The title winners of the ICC Men’s T20 World Cup will be bagging a cash prize of USD 1.6 million on the final day of the tournament, November 14 in Dubai. The news was confirmed by the International Cricket Council (ICC) while they announced the list of prize money for the tournament on Sunday. The awards total up to USD 5.6 million, out of which $1.6 million goes to the winners. The losing finalist will receive $800,000, while the two losing semi-finalists will get $400,000 each.
The teams playing the Super 12 games will receive $40,000 for every win out of the total $1.2 million prize money allotted for the stage. A total of 30 Super 12 games will be staged in the tournament. The eight teams that go out at this stage will get $70,000 each.
There will be 12 matches held in Round one, and the teams winning a match get $40,000. The four teams which fail to progress to the next stage walk out with $40,000 each.
T20 World Cup: ICC revises playing conditions of the tournament
The ICC has announced that the tournament matches will have a drinks break of two and a half minutes after every 10 overs of the game.
“There will be one scheduled drinks interval of 2 minutes [and] 30 seconds taken at the midpoint of each innings,” the new playing condition said.
“The Head Coach may consult with the on-field players during the drinks break for tactical reasons,” the playing condition said.
The ICC has also tweaked the original T20I playing condition 11.5.1, which previously did not allow any special drink beaks during an innings of a T20I match.
However, the cricket governing body has restricted the teams from practising during the given interval. Furthermore, they have also stated that if there is any delay in the game prior to the break, will allow the match referee to cancel the remaining breaks.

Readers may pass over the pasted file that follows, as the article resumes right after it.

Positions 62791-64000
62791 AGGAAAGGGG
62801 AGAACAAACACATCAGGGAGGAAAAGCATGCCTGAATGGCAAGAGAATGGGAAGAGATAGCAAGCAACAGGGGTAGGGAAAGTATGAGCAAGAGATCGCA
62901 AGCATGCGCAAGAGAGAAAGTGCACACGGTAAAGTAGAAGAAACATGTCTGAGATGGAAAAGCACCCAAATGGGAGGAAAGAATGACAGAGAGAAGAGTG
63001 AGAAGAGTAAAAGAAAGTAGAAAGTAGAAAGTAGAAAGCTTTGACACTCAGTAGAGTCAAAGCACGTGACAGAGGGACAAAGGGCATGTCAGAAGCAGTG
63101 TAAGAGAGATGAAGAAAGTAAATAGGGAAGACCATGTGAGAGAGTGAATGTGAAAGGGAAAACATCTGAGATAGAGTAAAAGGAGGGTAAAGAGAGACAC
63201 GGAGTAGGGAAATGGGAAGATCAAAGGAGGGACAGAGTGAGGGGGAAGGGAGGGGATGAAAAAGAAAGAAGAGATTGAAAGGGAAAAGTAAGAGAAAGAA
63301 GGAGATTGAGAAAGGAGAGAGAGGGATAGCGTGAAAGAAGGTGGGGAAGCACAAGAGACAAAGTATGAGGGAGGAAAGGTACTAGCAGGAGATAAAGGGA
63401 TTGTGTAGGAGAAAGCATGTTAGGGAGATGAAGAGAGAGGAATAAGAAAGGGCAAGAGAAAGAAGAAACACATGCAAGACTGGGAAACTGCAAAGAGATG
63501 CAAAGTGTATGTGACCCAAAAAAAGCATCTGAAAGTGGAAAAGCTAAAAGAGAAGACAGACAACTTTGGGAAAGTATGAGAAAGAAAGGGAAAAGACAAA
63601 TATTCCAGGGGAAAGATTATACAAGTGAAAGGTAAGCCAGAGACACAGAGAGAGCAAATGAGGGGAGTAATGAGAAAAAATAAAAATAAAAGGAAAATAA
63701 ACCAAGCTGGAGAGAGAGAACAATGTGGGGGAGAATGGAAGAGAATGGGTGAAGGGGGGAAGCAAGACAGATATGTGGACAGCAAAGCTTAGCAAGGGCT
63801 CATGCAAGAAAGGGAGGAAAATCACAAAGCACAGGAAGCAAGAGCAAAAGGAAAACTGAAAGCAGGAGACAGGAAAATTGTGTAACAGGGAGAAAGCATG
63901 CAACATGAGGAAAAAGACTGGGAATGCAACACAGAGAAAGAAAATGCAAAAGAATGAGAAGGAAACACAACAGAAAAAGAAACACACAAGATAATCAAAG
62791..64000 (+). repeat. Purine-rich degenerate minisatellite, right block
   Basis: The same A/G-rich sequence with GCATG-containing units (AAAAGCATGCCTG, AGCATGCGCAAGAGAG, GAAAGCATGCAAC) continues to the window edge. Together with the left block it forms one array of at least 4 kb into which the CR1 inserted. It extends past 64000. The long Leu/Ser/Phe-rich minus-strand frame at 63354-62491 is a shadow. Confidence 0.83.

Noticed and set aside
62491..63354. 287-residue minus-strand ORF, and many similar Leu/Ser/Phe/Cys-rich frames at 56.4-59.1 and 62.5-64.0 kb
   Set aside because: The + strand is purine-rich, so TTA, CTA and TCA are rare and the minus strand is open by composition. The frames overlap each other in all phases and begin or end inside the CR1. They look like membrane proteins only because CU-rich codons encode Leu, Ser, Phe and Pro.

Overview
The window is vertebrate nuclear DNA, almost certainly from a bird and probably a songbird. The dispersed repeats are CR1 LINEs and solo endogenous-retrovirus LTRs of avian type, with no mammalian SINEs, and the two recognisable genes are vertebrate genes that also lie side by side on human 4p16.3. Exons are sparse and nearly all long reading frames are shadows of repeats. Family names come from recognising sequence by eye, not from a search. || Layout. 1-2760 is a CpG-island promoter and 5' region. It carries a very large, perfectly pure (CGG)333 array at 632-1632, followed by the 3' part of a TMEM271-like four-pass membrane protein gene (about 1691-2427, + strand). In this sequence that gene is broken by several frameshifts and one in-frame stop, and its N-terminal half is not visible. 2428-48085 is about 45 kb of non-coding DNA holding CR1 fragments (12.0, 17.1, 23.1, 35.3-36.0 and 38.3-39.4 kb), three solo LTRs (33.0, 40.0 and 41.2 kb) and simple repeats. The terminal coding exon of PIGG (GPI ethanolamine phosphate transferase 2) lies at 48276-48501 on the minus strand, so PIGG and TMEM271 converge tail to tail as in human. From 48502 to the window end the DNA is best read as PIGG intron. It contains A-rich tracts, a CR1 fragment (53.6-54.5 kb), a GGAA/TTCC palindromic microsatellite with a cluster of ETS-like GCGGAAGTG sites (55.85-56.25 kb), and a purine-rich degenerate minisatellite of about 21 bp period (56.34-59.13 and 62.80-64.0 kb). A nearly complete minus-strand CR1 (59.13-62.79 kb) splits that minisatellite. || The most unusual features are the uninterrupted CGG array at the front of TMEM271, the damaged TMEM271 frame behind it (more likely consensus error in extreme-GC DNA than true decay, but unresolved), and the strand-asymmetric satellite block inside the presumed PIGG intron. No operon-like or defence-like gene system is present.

“If the scheduled number of overs in an interrupted match is 14 overs or less there will be no drinks break,” it highlighted.
ICC, for the first time in the history of the Men’s T20 World Cup, will have an umpire decision review system as well, giving teams more options. Ideally, teams get two reviews per innings and they lose a review if it turns out unsuccessful.
Rules have also been tweaked for rain-affected matches. ICC has increased the number of minimum overs required to be played to achieve a result through the DLS method.
“To constitute a match, a minimum of 5 overs have to be bowled to the team batting second subject to a result not being achieved earlier. For the semi-finals and final, a minimum of 10 overs have to be bowled to the side batting second, subject to a result not being achieved earlier,” the new playing condition said.
Furthermore, the decision has also been taken for matches if they end up in a tie. In case a match is tied, a Super Over will be played to determine the result. If in an unexpected scenario, the Super Over also ends in a tie, then subsequent Super Overs shall be played until a winner is decided.
For the semi-finals, if the result is not achieved by any play possible then the team will progress to the final on basis of its position in the Super 12 stage. As for the final, it is not completed, then both the finalists will be declared joint-winners.
A reserve day has been set aside for the semi-finals and final. The days will also be used up in cases when a match is not being able to be staged on tye given day due to unavoidable circumstances.
The tournament will kick start on October 17 with Round one. Eight teams will take part in Round one including Ireland, Namibia, Netherlands, Sri Lanka (who all constitute Group A), Oman, Papua New Guinea, Scotland, and Bangladesh (Group B). The top two teams from Group A and Group B will then progress to the Super 12s that includes teams namely Australia, England, South Africa, West Indies (Group 1), Afghanistan, India, New Zealand, and Pakistan (Group 2).
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